Thursday, January 1, 2015

The problem of Kyrgyz mothers

There are two problems in Kyrgyzstan, two problems so huge that they shatter the very fabric of civilized community. The first problem is abusive men which is a problem not only because they are abusive but even more so because they are the masculine norm. The second problem, only slightly smaller and a lot more subtle are mothers.

Mothers? Who in their right mind would dare to attack a being so selfless, so pure and devoted to another as a mother is to her child? And this is precisely the characteristic common to all monsters: they have an untouchable status.

But let's rewind to the beginning shall we.

In the heavy patriarchy of Kyrgyzstan, a girl must fight to earn her place. She grows up in a family of many where she will be slightly undervalued in comparison to her brothers. But being apart value-wise will not leave her apart duty-wise. Having children in Kyrgyzstan is a hard task in which parents have little choice. The powerful el emne deit (what will people say?) pushes families to produces children regardless if they are ready or not. This has a few dire consequences, especially for the mother who has to take care of them. Often, she becomes bitter, and expects to get her money's worth for the daughter that she had to give birth to. Of course in this is mixed a lot of motherly love, of national pride and genuine respect for traditions (including the tradition of having many children).
In the end, the Kyrgyz mother is left with a very unstable mind full of conflicting emotions and it is in those emotions that the newborn daughter will be raised.

In the mist of that mental conflict, the daughter seldom feels protected by her parents as we often feel in Europe. On the contrary, she learns to sense the danger and she will feel that it is her duty to protect her parents, especially her mother because she is the one most in distress.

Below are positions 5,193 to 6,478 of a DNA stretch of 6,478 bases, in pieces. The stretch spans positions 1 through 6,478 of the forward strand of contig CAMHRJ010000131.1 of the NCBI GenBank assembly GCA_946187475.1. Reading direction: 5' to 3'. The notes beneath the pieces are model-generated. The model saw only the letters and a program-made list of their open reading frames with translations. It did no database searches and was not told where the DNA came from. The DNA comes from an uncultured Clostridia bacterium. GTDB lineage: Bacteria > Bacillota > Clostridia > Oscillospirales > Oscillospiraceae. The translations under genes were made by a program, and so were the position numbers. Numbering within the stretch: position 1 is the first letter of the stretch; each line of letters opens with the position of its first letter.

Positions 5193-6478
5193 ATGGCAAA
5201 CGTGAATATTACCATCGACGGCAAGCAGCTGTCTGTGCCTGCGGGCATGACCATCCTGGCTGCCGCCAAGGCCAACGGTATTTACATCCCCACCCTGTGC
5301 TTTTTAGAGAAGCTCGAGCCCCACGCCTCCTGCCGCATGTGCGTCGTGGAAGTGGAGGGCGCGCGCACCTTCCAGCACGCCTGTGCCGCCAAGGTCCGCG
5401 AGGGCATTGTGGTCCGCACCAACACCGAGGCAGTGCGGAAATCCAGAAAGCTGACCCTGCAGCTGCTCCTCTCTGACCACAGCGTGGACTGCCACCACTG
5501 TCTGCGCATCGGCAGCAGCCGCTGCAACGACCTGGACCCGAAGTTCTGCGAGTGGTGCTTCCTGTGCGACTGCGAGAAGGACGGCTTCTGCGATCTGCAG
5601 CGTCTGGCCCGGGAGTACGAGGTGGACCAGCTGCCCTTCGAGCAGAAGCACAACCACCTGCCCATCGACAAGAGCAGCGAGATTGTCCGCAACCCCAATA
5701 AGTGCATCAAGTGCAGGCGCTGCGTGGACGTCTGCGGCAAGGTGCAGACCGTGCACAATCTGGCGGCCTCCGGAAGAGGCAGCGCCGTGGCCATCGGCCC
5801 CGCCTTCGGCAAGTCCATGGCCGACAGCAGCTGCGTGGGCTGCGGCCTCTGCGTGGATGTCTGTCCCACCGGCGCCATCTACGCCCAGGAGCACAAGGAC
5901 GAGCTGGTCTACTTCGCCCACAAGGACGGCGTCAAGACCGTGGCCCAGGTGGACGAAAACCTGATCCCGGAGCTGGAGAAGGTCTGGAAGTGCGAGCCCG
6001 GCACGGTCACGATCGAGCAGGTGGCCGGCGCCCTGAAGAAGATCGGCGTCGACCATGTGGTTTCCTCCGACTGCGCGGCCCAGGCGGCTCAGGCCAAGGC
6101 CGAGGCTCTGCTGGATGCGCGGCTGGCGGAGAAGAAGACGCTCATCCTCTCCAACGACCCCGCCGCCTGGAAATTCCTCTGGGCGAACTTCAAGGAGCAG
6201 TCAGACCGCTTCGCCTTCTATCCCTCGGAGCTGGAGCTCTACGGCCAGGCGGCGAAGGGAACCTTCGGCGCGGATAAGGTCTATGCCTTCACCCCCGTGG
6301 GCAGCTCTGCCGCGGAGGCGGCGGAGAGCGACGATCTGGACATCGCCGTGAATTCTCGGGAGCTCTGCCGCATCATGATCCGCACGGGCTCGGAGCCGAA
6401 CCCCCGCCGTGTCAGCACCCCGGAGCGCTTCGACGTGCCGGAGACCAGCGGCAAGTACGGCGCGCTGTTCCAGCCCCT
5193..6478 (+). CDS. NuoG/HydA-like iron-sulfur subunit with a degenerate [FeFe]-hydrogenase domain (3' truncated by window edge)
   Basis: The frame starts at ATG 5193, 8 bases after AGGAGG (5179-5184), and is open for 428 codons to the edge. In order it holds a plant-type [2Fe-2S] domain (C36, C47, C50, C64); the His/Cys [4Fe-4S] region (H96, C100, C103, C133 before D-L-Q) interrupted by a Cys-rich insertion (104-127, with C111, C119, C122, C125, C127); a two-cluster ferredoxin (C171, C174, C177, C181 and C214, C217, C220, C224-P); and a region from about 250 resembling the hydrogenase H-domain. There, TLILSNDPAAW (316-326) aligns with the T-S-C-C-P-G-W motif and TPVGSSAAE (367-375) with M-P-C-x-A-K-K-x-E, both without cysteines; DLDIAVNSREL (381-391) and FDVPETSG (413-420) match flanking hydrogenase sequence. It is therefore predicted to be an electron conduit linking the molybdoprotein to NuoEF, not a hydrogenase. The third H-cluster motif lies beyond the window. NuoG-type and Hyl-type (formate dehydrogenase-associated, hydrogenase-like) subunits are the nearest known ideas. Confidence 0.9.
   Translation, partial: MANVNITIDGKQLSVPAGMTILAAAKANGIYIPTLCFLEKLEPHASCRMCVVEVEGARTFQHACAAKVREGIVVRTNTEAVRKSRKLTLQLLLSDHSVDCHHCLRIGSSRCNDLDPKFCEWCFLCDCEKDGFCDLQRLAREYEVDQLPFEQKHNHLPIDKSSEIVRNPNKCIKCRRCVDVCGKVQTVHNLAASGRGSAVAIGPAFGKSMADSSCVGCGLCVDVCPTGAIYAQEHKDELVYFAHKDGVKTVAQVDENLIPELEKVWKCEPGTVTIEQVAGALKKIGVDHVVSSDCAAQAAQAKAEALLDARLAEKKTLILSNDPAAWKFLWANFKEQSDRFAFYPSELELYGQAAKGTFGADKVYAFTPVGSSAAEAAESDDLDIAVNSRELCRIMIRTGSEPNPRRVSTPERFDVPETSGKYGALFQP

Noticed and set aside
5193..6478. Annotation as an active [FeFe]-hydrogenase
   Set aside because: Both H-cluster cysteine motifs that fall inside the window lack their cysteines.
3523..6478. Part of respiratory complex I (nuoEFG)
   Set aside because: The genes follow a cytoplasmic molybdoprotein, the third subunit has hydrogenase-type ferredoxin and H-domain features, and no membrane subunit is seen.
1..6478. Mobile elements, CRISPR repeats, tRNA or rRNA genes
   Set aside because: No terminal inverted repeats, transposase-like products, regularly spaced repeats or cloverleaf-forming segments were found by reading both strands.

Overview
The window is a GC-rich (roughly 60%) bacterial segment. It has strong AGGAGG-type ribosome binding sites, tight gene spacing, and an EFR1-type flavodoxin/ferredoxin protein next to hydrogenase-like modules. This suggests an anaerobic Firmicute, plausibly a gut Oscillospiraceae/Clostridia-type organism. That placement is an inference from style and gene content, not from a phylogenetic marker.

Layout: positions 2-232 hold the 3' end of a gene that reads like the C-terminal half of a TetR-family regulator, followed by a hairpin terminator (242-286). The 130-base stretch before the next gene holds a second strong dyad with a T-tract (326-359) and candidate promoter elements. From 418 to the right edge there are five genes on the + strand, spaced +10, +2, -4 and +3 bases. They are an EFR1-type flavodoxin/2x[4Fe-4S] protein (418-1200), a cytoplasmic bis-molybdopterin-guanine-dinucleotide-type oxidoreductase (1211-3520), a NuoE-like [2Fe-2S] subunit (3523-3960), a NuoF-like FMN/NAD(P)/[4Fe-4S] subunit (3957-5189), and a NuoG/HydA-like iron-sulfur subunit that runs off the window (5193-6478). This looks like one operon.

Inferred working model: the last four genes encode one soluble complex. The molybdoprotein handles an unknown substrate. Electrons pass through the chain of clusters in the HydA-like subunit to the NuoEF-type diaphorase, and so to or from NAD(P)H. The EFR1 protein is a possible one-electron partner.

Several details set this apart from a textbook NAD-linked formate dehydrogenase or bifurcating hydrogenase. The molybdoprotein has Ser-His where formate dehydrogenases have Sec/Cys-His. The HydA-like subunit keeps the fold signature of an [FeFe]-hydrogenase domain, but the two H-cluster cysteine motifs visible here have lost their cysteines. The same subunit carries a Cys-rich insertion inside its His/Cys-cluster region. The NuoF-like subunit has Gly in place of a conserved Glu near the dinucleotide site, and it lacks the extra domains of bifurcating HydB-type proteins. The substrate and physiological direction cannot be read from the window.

This is true regardless the region and regardless the generation.

"I want to be a doctor when I grow old," says a 6-year old girl in Issyk-Kul region, "Because I need to take care of my parents when they grow old."
"I want to be a policeman. When I am older, I can fight against people who bother my parents," says another boy.

While it is common, maybe everywhere in the world, for children to reflect their parents in their hopes and dreams, it is less common for them to feel protective of their parents. In my childhood, I use to hear:
"My father is a ski champion. And he can climb the Eiffel tower in ten minutes. I want to be a ski champion, like my father"

This thought aside, let's go back to our little Kyrgyz girl. She is growing up in uncertainty and pretty fast, she must take part in the chores. She will clean, she will cook, she will serve tea. She will go to school because she has to but she will not always be encouraged to do so. If she is in a village, it does not matter much if she goes to school or not, she will get extremely little education. The reason for this is that school is not taken seriously and the education level of teachers is also nil.
It is not rare to turn 18 and still not have a grade 5 education according to western standard.
Of course this may vary depending on the child's character but the child must be incredibly independent and enlightened to understand the importance of education at such young age when all around it seems like it is utterly useless because the goal is to marry and have children and who needs math for that?

The Kyrgyz girl turns 18 and for a lack of knowledge that she could but didn't acquire at school, her only role model has been her lost and distressed mother. By that time, she has become a professional waitress and housekeeper for her parents. By that time, she has long realized that her parents have money problems (everyone has) and she will take her first job. Since she has no formal education, it will be sewing.